12 Replies to “Programmers and Painted Nails”

  1. Welp.. In High School I played basketball, ran track, played volleyball, all with painted nails, most times acrylics, always had my hair done professionally, make-up on everyday, perfume and everything.. The girls teased me, the boys loved me. Today with a Master’s Degree in Cybersecurity running large executives teams, coding everyday, PenTesting, etc., I will always stay true to self. Be YOU!!

  2. Okay, how about a curve ball? I’m a guy and wear my nails (toes) painted. And I’m not an artsy, flamboyant kind of guy, I’m an engineer!
    So, does a guy wearing his nails painted mean that he can’t be successful and will be shunned, as you state a pretty girl in the business world might be? Well, I earn six figures and have a long list of clientele that seem to like my work because they keep calling me back.
    I don’t know about these social norms, I think it’s more in our heads than we care to admit. The fear of what someone else might think about us is a pretty influential force to recon with, isn’t it? Ironic, because you really don’t know what others are thinking, and you can’t do anything about it anyway. The only thing you can do is be you. You’re much better at it anyway than trying to be someone you think others will accept, even though you don’t really know what that is.
    Nail polish…pretty cool stuff, eh?

  3. I just found your blog, I was linked to this post. However, I have to say, it’s a delight to read of the evolution of your thought. With clear and simple examples you painted a picture of the issue, and illustrated a better way to think. Thank you.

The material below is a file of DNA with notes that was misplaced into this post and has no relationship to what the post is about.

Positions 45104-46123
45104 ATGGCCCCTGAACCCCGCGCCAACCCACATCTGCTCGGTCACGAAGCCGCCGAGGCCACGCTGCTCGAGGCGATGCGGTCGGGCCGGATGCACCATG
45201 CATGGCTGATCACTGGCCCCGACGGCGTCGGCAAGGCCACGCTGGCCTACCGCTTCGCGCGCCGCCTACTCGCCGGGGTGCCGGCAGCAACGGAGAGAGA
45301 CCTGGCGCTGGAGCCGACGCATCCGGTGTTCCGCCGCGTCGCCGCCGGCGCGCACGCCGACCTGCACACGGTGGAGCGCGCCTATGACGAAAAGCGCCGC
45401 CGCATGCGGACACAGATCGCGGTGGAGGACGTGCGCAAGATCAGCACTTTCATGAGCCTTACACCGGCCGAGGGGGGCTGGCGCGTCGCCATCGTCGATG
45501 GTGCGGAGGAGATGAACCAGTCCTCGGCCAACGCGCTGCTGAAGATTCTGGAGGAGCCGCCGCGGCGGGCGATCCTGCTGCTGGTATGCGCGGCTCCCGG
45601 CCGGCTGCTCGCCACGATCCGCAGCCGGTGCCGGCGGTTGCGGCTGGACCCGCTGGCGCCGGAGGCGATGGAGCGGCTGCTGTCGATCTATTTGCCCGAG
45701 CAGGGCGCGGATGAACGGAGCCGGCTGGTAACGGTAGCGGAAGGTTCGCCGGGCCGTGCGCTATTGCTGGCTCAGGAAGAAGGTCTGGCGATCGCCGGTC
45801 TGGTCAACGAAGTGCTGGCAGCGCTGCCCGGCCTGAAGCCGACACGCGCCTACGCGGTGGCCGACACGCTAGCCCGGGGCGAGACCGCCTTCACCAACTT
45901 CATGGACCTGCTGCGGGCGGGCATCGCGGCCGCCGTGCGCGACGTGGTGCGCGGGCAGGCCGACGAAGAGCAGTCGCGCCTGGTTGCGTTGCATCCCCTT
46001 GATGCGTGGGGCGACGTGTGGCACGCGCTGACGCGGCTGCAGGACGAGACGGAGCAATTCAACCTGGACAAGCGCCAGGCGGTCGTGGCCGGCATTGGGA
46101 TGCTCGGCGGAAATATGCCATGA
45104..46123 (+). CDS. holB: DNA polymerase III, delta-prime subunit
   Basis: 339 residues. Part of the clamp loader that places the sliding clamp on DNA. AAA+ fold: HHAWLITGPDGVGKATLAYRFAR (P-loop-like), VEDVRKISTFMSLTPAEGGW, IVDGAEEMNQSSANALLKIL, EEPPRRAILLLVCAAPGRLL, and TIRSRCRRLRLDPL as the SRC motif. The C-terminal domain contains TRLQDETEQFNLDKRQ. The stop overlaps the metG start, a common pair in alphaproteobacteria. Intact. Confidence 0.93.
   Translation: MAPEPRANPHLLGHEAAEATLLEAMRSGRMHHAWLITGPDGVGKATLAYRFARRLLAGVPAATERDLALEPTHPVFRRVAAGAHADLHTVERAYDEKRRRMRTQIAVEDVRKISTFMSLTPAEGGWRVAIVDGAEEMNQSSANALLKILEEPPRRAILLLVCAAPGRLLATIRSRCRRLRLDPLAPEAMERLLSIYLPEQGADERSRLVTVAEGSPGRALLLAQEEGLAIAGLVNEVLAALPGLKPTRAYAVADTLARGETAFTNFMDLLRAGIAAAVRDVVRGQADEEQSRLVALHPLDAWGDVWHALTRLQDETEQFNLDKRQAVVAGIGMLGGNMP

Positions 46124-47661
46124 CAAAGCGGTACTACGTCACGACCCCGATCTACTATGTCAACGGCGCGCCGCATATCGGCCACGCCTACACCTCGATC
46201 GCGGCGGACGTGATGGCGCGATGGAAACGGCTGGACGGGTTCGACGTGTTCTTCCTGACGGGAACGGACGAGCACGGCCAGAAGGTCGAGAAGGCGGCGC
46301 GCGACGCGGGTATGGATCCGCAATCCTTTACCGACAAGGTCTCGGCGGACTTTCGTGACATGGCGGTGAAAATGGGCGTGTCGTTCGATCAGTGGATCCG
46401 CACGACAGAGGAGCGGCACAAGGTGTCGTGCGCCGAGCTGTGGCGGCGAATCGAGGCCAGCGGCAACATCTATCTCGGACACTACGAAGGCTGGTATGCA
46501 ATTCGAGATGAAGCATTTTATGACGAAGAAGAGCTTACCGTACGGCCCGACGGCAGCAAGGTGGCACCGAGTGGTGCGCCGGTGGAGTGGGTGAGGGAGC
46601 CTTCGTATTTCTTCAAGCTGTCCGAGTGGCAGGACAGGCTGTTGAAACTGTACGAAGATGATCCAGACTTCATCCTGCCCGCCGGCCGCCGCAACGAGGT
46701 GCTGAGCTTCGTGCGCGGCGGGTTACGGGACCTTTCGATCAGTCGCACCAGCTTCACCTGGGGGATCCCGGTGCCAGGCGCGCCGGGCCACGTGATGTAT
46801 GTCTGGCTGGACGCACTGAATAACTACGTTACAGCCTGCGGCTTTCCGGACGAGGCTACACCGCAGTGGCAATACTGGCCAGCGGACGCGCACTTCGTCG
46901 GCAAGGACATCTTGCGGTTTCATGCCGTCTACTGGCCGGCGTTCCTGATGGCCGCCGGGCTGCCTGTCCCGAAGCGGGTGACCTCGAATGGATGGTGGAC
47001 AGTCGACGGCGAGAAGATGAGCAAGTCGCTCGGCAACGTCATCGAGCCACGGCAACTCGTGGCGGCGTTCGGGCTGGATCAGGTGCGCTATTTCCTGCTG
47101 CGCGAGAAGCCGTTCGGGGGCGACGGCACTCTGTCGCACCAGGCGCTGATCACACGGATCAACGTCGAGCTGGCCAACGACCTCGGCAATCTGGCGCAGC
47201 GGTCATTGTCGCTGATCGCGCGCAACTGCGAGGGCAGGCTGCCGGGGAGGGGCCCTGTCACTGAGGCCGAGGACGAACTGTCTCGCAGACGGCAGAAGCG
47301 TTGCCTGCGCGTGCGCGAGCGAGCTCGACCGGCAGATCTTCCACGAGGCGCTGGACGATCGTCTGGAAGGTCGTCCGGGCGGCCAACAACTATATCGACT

4. I love this: “It’s this idea that technical intelligence and feminine gender expression don’t mix. Which, of course, is bullshit because the two have absolutely nothing to do with each other.” I’m not a programmer, but I do work in video production and spend a lot of my time editing video content. I just got a manicure yesterday :)

    1. Same here, other than not being in SF. I think it’s more common in hackers than people in general, because they have far more of a tendency to do what they want without as many worries about other people’s perceptions.

    2. After reading the first two sentences I thought it was a very masculine dude being upset to get nail polish and all the women and stuff … :) When i finished reading the post my thought was obviosly a little more complex. A Community should not give women the Impression that they have to appear more masculine to be accepted. Although in a more male dominated community it needs much less feminine appearence to stand out as a member of the female gender and maybe some women are feed up by beeing looked at when dressing or appearing very feminine and entering a Workshop/conference room. I’m trying to think positive and that it will evolve to a community in which you can be a happy geek or geekette.

  5. I don’t think this has much to do with women as it has to do with focus of attention. The old phrase “don’t trust the suits.” while a comment about men in suits is more about the kind of things men who wear suits care about versus the kinds of things hacker t-shirt guys care about. The “suits” isn’t a comment on gender at all. Presentation is just an indication of what a person spends attention on. Nails and dresses, or italian loafers and fancy ties are just indicators of attention and style. That women are going through these same kinds of discussions that men have gone through is really great. The big difference being the added complexity that women have much more cultural variety in expressions of style than men do, which may make it a bit harder to decode the expressions of meaning from fashion and style selected by individual women.

    Besides, nail polish seems like much better swag than another stupid keychain fob.

  6. In the 80s my study friend was a preppy sorority girl. She always had professional long painted fingernails. She was always feminine – make up, nice hair, even pearls on some days. I am a typical tech girl and yet we were best friends. It worked for her. Her father told her she would never make it as an engineer when she started college. She is now an engineer and has been one for over 25 years.